Although, results in the current study cannot explicitly explain the mechanism driving the anticonvulsant effect of miR-155 antagonist, it might highlight some aspects which had been long ignored. As shown by the detection of BDNF in TLE mice, a negative regulating effect of miR-155 on BDNF was validated. This result was contrary to some reports regarding the role BDNF in epilepsy (Heinrich et al., 2011; Wang et al., 2011). Previous studies demonstrated an increase of BDNF in epilepsy patients: the molecule could induce epileptogenesis by selectively activating pathways such as TrkB signaling (Heinrich et al., 2011). BDNF is a member of the neutrophin family of growth factors and involved in numerous aspects of development, degeneration, and differentiation of central nervous system (Tongiorgi et al., 2004). MiRs including miR-155 are capable of directly repressing BDNF through binding to their predicted sites in BDNF 3′ UTR (Varendi et al., 2014). In the current study, the abnormally high level of BDNF in epilepsy patients and the negative regulation of miR-155 on BDNF were verified. However, taken this information together, it seemed that the study had come to a dead end based on the existing theories. According to the results of EEG and behavior analyses, the up-regulation of BDNF by miR-155 antagonist was associated with the amelioration of seizures, representing a paradox considering the formerly reported expression pattern of BDNF in epilepsy (Heinrich et al., 2011; Wang et al., 2011). Nevertheless, up-regulation of BDNF might also be a contributor to the alleviation of epilepsy. Although, a correlation between seizure activity in TLE patient brains and BDNF production existed, this might represent a BDNF-dependent activation of neuropeptide Y (Takahashi et al., 1999). Level of neuropeptide Y increases in various brain regions after limbic seizures and has an anticonvulsant-activity in experimental animals (Bellmann et al., 1991; Erickson et al., 1996; Woldbye et al., 1997). Since, this increase in neuropeptide Y was preceded by increase of BDNF after seizures, miR-155 antagonists might exert their function by activating BDNF expression and subsequently inducing neuropeptide Y production.
Both in vivo and in vitro experiments were performed to assess the potential of miR-155 as an anticonvulsant target in the present study. Based on our findings, considerable improving effect of miR-155 antagonist on seizures was detected and it was hypothesized that miR-155 antagonist might firstly induce the expression of BDNF and then increase the synthesis of neuropeptide Y to protect brain tissues from the impairments of epileptogenesis. However, other mechanisms involved in this treatment might also exist. To further promote the application of specific miR antagonists in treatment of brain disorders, more comprehensive work needed to be conducted in the future.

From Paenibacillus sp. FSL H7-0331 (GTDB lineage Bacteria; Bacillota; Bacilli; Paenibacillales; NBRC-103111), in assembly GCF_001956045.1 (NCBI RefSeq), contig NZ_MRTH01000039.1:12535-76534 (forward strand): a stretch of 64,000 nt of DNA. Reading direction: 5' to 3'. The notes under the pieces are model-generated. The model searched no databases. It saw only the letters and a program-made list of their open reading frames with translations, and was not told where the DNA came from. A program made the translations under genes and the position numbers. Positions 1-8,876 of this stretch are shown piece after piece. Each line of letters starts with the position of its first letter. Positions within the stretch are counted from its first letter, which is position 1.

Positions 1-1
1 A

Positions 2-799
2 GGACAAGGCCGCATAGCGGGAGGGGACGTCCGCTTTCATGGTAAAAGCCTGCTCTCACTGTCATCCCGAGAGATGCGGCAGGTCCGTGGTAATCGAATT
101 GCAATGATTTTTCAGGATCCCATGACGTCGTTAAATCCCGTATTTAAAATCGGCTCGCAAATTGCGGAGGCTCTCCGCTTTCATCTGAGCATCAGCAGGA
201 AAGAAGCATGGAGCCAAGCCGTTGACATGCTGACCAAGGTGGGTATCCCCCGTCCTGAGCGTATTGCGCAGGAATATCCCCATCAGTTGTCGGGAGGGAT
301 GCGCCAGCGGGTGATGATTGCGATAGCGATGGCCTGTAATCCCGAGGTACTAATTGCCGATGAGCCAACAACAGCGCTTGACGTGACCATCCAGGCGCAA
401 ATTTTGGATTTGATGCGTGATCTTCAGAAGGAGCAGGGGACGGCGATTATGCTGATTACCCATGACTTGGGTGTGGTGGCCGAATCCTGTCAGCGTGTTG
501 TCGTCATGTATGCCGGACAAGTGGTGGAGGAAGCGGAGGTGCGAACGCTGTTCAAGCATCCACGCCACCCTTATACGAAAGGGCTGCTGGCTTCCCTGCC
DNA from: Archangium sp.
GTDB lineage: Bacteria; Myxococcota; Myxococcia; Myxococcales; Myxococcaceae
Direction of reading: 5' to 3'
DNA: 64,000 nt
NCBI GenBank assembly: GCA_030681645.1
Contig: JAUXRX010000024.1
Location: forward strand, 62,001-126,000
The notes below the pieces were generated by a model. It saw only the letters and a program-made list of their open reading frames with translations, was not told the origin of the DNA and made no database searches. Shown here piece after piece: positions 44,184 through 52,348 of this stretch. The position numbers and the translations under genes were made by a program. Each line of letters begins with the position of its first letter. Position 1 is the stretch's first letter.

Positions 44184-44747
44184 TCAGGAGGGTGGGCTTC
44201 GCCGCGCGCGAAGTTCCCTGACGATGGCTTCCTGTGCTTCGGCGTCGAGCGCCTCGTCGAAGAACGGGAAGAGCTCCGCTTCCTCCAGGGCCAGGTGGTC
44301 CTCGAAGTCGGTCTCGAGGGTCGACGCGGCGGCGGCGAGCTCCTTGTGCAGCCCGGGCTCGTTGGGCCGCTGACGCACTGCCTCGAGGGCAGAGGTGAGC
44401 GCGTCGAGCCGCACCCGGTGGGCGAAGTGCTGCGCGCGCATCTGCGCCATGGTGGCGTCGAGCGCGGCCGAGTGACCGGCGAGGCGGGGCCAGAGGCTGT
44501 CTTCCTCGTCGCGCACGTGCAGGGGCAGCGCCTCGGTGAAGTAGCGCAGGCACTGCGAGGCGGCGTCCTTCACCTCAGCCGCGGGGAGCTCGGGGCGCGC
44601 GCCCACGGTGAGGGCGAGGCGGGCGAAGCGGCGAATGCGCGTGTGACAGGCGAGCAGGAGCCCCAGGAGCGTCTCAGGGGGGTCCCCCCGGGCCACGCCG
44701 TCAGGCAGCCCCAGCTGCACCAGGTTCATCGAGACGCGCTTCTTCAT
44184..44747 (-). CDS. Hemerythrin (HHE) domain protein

HG and Song Li, Sheng Li planned experiments, performed experiments, and wrote the draft; FS, ZZ, GQ, TL, and JQ performed experiments and analyzed data; JW and HS contributed reagents; ZC planned experiments, revised the draft, and approved the final submission.
The University Talent Support Program of Liaoning Province (No. LJQ2013094), the Natural Science Foundation of Liaoning Province (No. 2013023002), the Science and Technology Project of Liaoning Province (No. 2012225020), and the National Basic Research Program of China (973 Program, No. 2013CB531703).
Conflict of Interest Statement
The authors declare that the research was conducted in the absence of any commercial or financial relationships that could be construed as a potential conflict of interest.
This study was supported by grants from the National Natural Science Foundation of China (No. 81273919).
The Supplementary Material for this article can be found online at: https://www.frontiersin.org/article/10.3389/fphar.2016.00129
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Keywords: antagonist, brain-derived neurotrophic factor, epilepsy, microRNA-155, lithium-pilocarpine
Citation: Cai Z, Li S, Li S, Song F, Zhang Z, Qi G, Li T, Qiu J, Wan J, Sui H and Guo H (2016) Antagonist Targeting microRNA-155 Protects against Lithium-Pilocarpine-Induced Status Epilepticus in C57BL/6 Mice by Activating Brain-Derived Neurotrophic Factor. Front. Pharmacol. 7:129. doi: 10.3389/fphar.2016.00129
Received: 16 March 2016; Accepted: 05 May 2016;
Published: 31 May 2016.
Edited by:Alfredo Meneses, Center for Research and Advanced Studies, Mexico
Reviewed by:Ciaran J. Faherty, Alkermes, USA
Robert Wykes, University College London Institute of Neurology, UK
Josipa Vlainic, Ruđer Bošković Institute, Croatia